Objective—To quantitatively evaluate contact area under 2 loads and subjectively compare contact areas with subchondral bone (SCB) density patterns in intact metacarpophalangeal joints of horses.
Sample Population—6 forelimbs from horses without musculoskeletal disease.
Procedures—Computed tomographic scans of intact metacarpophalangeal joints were analyzed to obtain SCB density measurements. Each limb was loaded on a materials testing system to 150° and 120° extension in the metacarpophalangeal joint, and the joint was stained via intra-articular injection with safranin-O or toluidine blue, respectively. Each joint was disarticulated, and the surface area was digitized. Total articular surface area, contact area, and percentage contact area at each angle were calculated for the distal third metacarpal condyles, the proximal phalanx, and the proximal sesamoid bones.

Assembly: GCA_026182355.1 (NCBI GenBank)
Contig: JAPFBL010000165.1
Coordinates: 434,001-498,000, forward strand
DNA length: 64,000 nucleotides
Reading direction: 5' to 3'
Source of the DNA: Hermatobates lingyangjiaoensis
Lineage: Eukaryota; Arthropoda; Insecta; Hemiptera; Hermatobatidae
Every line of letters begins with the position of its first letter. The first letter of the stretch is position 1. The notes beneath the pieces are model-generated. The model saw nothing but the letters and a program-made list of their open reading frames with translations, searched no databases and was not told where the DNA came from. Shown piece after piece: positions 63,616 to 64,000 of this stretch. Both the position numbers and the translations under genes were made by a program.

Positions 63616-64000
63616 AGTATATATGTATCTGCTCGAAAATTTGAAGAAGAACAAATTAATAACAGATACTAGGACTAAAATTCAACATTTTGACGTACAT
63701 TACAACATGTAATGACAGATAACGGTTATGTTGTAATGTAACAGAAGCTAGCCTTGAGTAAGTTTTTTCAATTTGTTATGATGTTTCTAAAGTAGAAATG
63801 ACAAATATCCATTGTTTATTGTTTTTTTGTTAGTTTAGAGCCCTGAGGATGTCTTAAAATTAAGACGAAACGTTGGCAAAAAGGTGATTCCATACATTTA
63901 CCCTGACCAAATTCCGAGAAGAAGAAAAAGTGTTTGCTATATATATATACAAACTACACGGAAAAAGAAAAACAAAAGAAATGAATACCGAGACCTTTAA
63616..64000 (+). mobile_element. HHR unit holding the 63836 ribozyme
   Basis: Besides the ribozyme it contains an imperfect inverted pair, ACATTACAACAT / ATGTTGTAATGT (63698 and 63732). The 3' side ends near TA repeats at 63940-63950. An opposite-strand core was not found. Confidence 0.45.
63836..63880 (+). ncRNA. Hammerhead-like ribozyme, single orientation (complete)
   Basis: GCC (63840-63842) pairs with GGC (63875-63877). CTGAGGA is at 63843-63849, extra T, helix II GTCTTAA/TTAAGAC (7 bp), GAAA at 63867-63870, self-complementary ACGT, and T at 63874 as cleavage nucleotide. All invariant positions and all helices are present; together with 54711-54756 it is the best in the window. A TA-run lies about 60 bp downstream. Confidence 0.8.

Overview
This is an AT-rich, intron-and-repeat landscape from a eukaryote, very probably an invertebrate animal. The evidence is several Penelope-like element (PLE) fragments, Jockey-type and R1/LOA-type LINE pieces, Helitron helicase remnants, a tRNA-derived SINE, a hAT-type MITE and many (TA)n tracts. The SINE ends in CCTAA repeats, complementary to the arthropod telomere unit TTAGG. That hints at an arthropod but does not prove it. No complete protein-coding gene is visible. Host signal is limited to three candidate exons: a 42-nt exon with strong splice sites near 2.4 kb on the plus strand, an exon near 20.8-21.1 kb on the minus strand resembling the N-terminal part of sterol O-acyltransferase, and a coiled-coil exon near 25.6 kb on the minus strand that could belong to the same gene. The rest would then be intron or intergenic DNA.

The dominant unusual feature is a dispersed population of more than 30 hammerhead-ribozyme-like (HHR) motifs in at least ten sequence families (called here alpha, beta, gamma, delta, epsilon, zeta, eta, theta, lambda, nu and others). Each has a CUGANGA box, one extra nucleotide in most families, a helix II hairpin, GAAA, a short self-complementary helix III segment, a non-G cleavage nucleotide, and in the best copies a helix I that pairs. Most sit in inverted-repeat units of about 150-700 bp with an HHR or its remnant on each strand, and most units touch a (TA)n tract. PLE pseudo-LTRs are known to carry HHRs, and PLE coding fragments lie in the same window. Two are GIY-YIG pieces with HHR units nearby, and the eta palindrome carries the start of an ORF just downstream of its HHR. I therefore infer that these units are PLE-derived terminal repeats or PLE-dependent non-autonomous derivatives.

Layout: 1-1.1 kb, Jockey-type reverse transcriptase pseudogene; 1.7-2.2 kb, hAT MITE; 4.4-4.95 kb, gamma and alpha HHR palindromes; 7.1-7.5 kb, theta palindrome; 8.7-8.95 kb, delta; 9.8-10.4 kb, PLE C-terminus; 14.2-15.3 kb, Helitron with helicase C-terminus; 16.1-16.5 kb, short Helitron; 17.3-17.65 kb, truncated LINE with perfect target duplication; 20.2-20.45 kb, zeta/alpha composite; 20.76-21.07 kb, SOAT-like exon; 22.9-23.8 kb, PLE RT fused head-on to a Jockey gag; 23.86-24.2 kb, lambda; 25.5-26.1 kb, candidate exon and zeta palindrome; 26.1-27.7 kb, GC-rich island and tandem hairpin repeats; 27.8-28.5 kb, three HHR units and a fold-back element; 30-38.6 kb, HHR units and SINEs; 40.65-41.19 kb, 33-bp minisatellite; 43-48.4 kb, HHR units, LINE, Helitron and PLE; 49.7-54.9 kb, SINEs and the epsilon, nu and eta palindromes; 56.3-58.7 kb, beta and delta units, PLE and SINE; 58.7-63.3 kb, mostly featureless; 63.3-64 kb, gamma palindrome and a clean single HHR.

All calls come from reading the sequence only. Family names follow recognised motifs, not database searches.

Results—Contact area on the third metacarpal condyles, proximal sesamoid bones, and the proximal phalanx significantly increased with increased load. Areas of contact subjectively appeared to have a higher density on computed tomographic scans.
Conclusions and Clinical Relevance—Areas consistently in contact under higher load were associated with increased SCB density. This supports the idea that the SCB adapts to the load applied to it. As load increased, contact area also increased, suggesting that areas not normally loaded may have a high degree of stress during impact loading. Quantifying how contact in the joint changes under different loading conditions and the adaptation of the bone to this change in normal and abnormal joints may provide insight into the pathogenesis of osteochondral disease.